Having meditated on evil for two weeks, we are now invoking gifts that the mystics give us to combat evil. Yesterday we considered the primal question posed by Howard Thurman about what it means to be a human being. He elaborates on the answer from yesterday when he says: A human being “has to feel that he belongs to his total environment.” Notice his sense of cosmology here, the “total environment” is that to which we belong—not a particular tribe or party.
To be human one needs
…a sense of being an essential part of the structural relationship that exists between him and all other [humans] and between [her], all other [humans] and the total external environment. As a human being, then, she belongs to life and the whole kingdom of life that includes all that lives and perhaps, also, all that has ever lived. In other words, he sees himself as a part of a continuing breathing, living existence. To be a human being, then, is to be essentially alive in a living world.
To be alive and in touch with all our relations, past, present and future, our ancestors and those yet to come—not just our human ancestors but “the whole kingdom of life.” Clearly this cosmic sense gives one perspective when human strife cut off from the whole can render our lives so small and narrow. Thurman calls us to be part of a “continuing breathing, living existence…alive in a living world.”
He develops this theme further for it was a cherished refrain for him. He urges us to recognize the great mystery–That life is alive! He urges us not to take life for granted. He says:
Life is alive; this is its abiding quality as long as it prevails at all. The word ‘life’ is synonymous with vitality.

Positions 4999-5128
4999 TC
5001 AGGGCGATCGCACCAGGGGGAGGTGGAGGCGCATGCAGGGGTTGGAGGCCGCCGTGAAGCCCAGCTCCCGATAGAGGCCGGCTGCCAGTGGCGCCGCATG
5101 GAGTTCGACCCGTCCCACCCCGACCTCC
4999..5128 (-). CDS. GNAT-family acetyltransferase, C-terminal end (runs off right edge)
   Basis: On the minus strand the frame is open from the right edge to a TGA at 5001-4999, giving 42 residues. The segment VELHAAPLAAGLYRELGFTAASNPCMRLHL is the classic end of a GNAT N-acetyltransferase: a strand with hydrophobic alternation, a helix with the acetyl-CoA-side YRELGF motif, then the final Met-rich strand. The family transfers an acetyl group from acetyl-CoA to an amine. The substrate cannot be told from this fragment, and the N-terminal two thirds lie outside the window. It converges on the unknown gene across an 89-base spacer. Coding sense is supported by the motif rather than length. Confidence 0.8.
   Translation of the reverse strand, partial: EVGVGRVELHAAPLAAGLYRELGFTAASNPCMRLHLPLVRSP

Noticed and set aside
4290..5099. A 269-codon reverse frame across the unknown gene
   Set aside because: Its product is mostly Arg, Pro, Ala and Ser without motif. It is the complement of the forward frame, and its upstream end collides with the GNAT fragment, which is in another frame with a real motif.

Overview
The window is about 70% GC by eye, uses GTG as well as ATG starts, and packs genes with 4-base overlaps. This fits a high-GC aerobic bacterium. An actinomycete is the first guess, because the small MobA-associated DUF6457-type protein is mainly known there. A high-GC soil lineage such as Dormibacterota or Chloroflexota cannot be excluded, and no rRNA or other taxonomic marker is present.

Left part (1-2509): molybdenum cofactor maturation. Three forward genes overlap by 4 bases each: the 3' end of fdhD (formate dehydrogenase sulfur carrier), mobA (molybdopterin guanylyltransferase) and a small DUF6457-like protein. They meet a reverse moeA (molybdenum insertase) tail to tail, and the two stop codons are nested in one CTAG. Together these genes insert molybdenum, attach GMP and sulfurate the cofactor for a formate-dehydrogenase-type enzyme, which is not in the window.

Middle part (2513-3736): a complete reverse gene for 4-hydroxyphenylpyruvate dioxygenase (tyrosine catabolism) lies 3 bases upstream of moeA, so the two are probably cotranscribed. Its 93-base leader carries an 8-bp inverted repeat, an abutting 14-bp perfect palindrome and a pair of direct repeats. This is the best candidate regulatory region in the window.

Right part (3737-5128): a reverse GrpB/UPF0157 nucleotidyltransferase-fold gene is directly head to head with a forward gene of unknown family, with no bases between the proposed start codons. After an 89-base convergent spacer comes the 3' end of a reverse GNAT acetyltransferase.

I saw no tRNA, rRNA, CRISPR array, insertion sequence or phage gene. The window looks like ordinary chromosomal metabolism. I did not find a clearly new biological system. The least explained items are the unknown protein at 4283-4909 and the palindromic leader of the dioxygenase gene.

Because we can so easily take life and living for granted, we need a bigger perspective.
We are so conscious of the fact of each individual expression of life about us that the simplest and most wonderful fact of all is passed by. And what is that? The fact that life itself is alive, has the persistent trait of living — that any and all living things continue to survive as long as that essential vitality is available to them.
How deeply Thurman’s teachings resonate with those of the twelfth century mystic Hildegard of Bingen who says the Holy Spirit is the “Life of the life of all creatures.” And furthermore,
Holy Spirit is
Root of all being….
Radiant life, worthy of all praise,
The Holy Spirit resurrects and awakens everything that is.
See Matthew Fox, Christian Mystics: 365 Readings and Meditations, pp. 210, 215.
See Matthew Fox, Hildegard of Bingen: A Saint For Our Times, pp. 26f.
Banner Image: “Crocuses in Snow” Image by Myriam Zilles from Pixabay
Queries for Contemplation
Do you, along with Howard Thurman and Hildegard of Bingen, recognize the Holy Spirit as the “Life of the life of all creatures”?
What follows from that? What difference does it make to you and to the world we live in and the way you live in this world at this time in its unfolding?